assiduous

adjective
as·​sid·​u·​ous | \ ə-ˈsij-wəs How to pronounce assiduous (audio) , -ˈsi-jə- \

Definition of assiduous

: showing great care, attention, and effort : marked by careful unremitting attention or persistent application assiduous planning an assiduous book collector She tended her garden with assiduous attention.

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Other Words from assiduous

assiduously adverb
assiduousness noun

Choose the Right Synonym for assiduous

busy, industrious, diligent, assiduous, sedulous mean actively engaged or occupied. busy chiefly stresses activity as opposed to idleness or leisure. too busy to spend time with the children industrious implies characteristic or habitual devotion to work. industrious employees diligent suggests earnest application to some specific object or pursuit. very diligent in her pursuit of a degree assiduous stresses careful and unremitting application. assiduous practice sedulous implies painstaking and persevering application. a sedulous investigation of the murder

The History of Assiduous

Assiduous came to English directly from the Latin assiduus, an adjective derived from the verb assidēre "to sit beside." To the ancient Romans, assiduus carried meanings ranging from “settled or rooted in place” to “constantly present” to “persistent, unremitting." This last sense was the one borrowed into English four hundred years ago and still used today, often in complimentary phrases such as "an assiduous student" and “assiduous efforts.” In the 18th century, the word took on a mildly pejorative meaning, "obsequious," when used of someone striving to please. This sense has largely passed out of use.

Did You Know?

Judges presiding over assizes (former periodical sessions of the superior courts in English counties) had to be assiduous in assessing how to best address their cases. Not only were their efforts invaluable, but they also served as a fine demonstration of the etymologies of "assiduous," "assess," and "assize." All three of those words derive from the Latin verb assidēre, which is variously translated as "to sit beside," "to take care of," or "to assist in the office of a judge." "Assidēre," in turn, is a composite of the prefix ad- (in this case, meaning "near" or "adjacent to") and sedēre, meaning "to sit."

Examples of assiduous in a Sentence

They were assiduous in their search for all the latest facts and figures. The project required some assiduous planning.
Recent Examples on the Web China has been particularly assiduous in its multi-pronged and bold espionage endeavors in recent years, analysts contend, prompting aggressive pushback from the DOJ. Fox News, "China ups its spy game on US soil as it bids to control coronavirus narrative," 22 Apr. 2020 The parents' tender, assiduous care is moving to witness. Sheri Linden, The Hollywood Reporter, "'Wake Up on Mars': Film Review | Tribeca 2020," 17 Apr. 2020 But the players maintained their assiduous fire, plugged into the alternating current of past and present. Matthew Guerrieri, Washington Post, "Claremont Trio energetically amplifies historical currents," 16 Dec. 2019 In such a situation, even the most assiduous travellers will always press on to some kind of home. Olga Tokarczuk, The New Yorker, "A New World Through My Window," 8 Apr. 2020 Similarly, in op-eds published by leading epidemiologists, the authors are similarly assiduous in distinguishing between the disease and the virus. Mary Hui, Quartz, "Why won’t the WHO call the coronavirus by its name, SARS-CoV-2?," 18 Mar. 2020 Curbing Iran’s nuclear aspirations and ambitions for regional dominance will require assiduous American diplomacy, not war. Martin Indyk, WSJ, "The Middle East Isn’t Worth It Anymore," 17 Jan. 2020 Dijlah has been particularly assiduous about reporting on the protests, traveling to provincial capitals and interviewing scores of demonstrators. Falih Hassan, New York Times, "Violence Rises in Iraq’s South Amid Crackdowns on Protests and Press," 28 Nov. 2019 After all the assiduous downplaying of terrorism fears, why are the media up-playing mass-shooting fears? Kyle Smith, National Review, "The Media Should Stop Encouraging Mass-Shooting Phobias," 22 Aug. 2019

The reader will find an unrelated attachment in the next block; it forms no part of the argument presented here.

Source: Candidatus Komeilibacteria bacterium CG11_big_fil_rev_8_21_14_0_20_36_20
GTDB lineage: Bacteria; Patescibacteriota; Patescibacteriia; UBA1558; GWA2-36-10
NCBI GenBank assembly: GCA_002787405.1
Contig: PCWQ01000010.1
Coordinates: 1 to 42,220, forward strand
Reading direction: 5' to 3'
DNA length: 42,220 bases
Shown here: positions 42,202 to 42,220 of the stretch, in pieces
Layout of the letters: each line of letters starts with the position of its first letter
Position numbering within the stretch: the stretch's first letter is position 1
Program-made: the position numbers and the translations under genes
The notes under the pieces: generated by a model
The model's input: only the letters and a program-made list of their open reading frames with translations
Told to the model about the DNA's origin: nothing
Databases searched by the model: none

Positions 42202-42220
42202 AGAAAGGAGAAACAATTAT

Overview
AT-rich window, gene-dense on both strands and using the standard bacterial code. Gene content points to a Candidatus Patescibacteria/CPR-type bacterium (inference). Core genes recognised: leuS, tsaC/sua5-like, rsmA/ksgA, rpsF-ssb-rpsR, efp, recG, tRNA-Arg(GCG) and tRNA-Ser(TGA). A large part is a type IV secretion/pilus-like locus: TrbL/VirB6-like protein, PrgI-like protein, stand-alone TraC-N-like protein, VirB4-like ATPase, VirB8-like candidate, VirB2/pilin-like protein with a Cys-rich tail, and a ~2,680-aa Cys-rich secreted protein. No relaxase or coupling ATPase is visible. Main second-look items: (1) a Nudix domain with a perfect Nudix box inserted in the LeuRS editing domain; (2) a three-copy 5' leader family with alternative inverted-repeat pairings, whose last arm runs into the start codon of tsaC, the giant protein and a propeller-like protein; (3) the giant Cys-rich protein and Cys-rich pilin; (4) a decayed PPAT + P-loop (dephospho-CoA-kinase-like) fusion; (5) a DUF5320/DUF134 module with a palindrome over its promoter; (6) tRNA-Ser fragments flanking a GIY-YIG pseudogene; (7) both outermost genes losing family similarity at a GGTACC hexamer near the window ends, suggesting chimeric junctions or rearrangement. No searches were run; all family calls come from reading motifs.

These example sentences are selected automatically from various online news sources to reflect current usage of the word 'assiduous.' Views expressed in the examples do not represent the opinion of Merriam-Webster or its editors. Send us feedback.

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First Known Use of assiduous

circa 1552, in the meaning defined above

History and Etymology for assiduous

Latin assiduus, from assidēre to sit beside

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The first known use of assiduous was circa 1552

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Cite this Entry

“Assiduous.” Merriam-Webster.com Dictionary, Merriam-Webster, https://www.merriam-webster.com/dictionary/assiduous. Accessed 6 Jul. 2020.

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More Definitions for assiduous

assiduous

adjective
as·​sid·​u·​ous | \ ə-ˈsi-jə-wəs How to pronounce assiduous (audio) \

Kids Definition of assiduous

: showing great care, attention, and effort They were assiduous in gathering evidence.

Other Words from assiduous

assiduously adverb

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Comments on assiduous

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